Bottom-up data Trusts: disturbing the ‘one size fits all’ approach to data governance

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Bottom-up data Trusts : disturbing the ‘one size fits all’ approach to data governance. / Delacroix, Sylvie; Lawrence, Neil.

In: International Data Privacy Law, 01.10.2019.

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@article{e54f6271c2324383887130817b64b2cf,
title = "Bottom-up data Trusts: disturbing the {\textquoteleft}one size fits all{\textquoteright} approach to data governance",
abstract = "The current lack of legal mechanisms that may plausibly empower us, data subjects to {\textquoteleft}take the reins{\textquoteright} of our personal data leaves us vulnerable. Recent regulatory endeavours to curb contractual freedom acknowledge this vulnerability but cannot, by themselves, remedy it—nor can data ownership. The latter is both unlikely and inadequate as an answer to the problems at stake. We argue that the power that stems from aggregated data should be returned to individuals through the legal mechanism of Trusts. Bound by a fiduciary obligation of undivided loyalty, the data trustees would exercise the data rights conferred by the GDPR (or other top-down regulation) on behalf of the Trust{\textquoteright}s beneficiaries. The data trustees would hence be placed in a position where they can negotiate data use in conformity with the Trust{\textquoteright}s terms, thus introducing an independent intermediary between data subjects and data collectors. Unlike the current {\textquoteleft}one size fits all{\textquoteright} approach to data governance, there should be a plurality of Trusts, allowing data subjects to choose a Trust that reflects their aspirations, and to switch Trusts when needed. Data Trusts may arise out of publicly or privately funded initiatives. By potentially facilitating access to {\textquoteleft}pre-authorized{\textquoteright}, aggregated data (consent would be negotiated on a collective basis), our data Trust proposal may remove key obstacles to the realization of the potential underlying large datasets.",
author = "Sylvie Delacroix and Neil Lawrence",
year = "2019",
month = oct,
day = "1",
doi = "10.1093/idpl/ipz014",
language = "English",
journal = "International Data Privacy Law",
issn = "2044-3994",
publisher = "Oxford University Press",

}

RIS

TY - JOUR

T1 - Bottom-up data Trusts

T2 - disturbing the ‘one size fits all’ approach to data governance

AU - Delacroix, Sylvie

AU - Lawrence, Neil

PY - 2019/10/1

Y1 - 2019/10/1

N2 - The current lack of legal mechanisms that may plausibly empower us, data subjects to ‘take the reins’ of our personal data leaves us vulnerable. Recent regulatory endeavours to curb contractual freedom acknowledge this vulnerability but cannot, by themselves, remedy it—nor can data ownership. The latter is both unlikely and inadequate as an answer to the problems at stake. We argue that the power that stems from aggregated data should be returned to individuals through the legal mechanism of Trusts. Bound by a fiduciary obligation of undivided loyalty, the data trustees would exercise the data rights conferred by the GDPR (or other top-down regulation) on behalf of the Trust’s beneficiaries. The data trustees would hence be placed in a position where they can negotiate data use in conformity with the Trust’s terms, thus introducing an independent intermediary between data subjects and data collectors. Unlike the current ‘one size fits all’ approach to data governance, there should be a plurality of Trusts, allowing data subjects to choose a Trust that reflects their aspirations, and to switch Trusts when needed. Data Trusts may arise out of publicly or privately funded initiatives. By potentially facilitating access to ‘pre-authorized’, aggregated data (consent would be negotiated on a collective basis), our data Trust proposal may remove key obstacles to the realization of the potential underlying large datasets.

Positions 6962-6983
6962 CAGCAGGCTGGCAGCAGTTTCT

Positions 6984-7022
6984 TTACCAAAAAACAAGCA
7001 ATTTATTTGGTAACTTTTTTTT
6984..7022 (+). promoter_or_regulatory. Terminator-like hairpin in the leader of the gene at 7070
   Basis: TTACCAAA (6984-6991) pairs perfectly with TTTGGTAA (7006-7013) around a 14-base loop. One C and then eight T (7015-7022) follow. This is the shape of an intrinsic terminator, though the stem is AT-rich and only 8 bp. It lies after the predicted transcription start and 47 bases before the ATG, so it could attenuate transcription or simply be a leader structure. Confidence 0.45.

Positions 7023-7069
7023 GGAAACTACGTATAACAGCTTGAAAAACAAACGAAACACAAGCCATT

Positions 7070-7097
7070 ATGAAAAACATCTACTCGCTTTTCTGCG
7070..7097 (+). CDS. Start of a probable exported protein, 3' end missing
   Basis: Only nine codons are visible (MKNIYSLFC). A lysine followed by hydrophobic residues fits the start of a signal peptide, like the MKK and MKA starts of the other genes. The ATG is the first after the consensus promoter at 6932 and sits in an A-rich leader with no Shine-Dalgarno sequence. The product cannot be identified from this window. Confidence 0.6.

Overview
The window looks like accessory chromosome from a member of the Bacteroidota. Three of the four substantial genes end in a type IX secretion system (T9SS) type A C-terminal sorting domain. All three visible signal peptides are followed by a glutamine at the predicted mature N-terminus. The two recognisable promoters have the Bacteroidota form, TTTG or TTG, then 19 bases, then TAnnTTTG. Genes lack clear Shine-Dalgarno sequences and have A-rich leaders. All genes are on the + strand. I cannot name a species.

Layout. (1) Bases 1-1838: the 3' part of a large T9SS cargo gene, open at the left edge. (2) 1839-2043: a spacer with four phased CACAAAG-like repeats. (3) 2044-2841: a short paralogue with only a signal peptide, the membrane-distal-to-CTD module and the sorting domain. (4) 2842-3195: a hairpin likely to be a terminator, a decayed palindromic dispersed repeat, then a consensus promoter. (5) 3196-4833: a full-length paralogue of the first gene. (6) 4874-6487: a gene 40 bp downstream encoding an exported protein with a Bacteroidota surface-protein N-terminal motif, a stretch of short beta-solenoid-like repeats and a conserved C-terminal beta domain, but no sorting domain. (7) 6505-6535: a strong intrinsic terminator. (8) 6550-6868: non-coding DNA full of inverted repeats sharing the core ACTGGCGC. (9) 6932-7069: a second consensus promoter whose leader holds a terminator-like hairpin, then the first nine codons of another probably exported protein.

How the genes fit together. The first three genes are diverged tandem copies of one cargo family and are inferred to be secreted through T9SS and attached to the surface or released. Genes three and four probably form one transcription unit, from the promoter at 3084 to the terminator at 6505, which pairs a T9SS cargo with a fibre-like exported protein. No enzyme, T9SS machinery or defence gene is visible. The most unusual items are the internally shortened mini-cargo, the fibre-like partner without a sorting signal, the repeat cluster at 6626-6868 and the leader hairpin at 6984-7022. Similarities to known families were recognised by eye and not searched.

AB - The current lack of legal mechanisms that may plausibly empower us, data subjects to ‘take the reins’ of our personal data leaves us vulnerable. Recent regulatory endeavours to curb contractual freedom acknowledge this vulnerability but cannot, by themselves, remedy it—nor can data ownership. The latter is both unlikely and inadequate as an answer to the problems at stake. We argue that the power that stems from aggregated data should be returned to individuals through the legal mechanism of Trusts. Bound by a fiduciary obligation of undivided loyalty, the data trustees would exercise the data rights conferred by the GDPR (or other top-down regulation) on behalf of the Trust’s beneficiaries. The data trustees would hence be placed in a position where they can negotiate data use in conformity with the Trust’s terms, thus introducing an independent intermediary between data subjects and data collectors. Unlike the current ‘one size fits all’ approach to data governance, there should be a plurality of Trusts, allowing data subjects to choose a Trust that reflects their aspirations, and to switch Trusts when needed. Data Trusts may arise out of publicly or privately funded initiatives. By potentially facilitating access to ‘pre-authorized’, aggregated data (consent would be negotiated on a collective basis), our data Trust proposal may remove key obstacles to the realization of the potential underlying large datasets.

U2 - 10.1093/idpl/ipz014

DO - 10.1093/idpl/ipz014

M3 - Article

JO - International Data Privacy Law

JF - International Data Privacy Law

SN - 2044-3994

ER -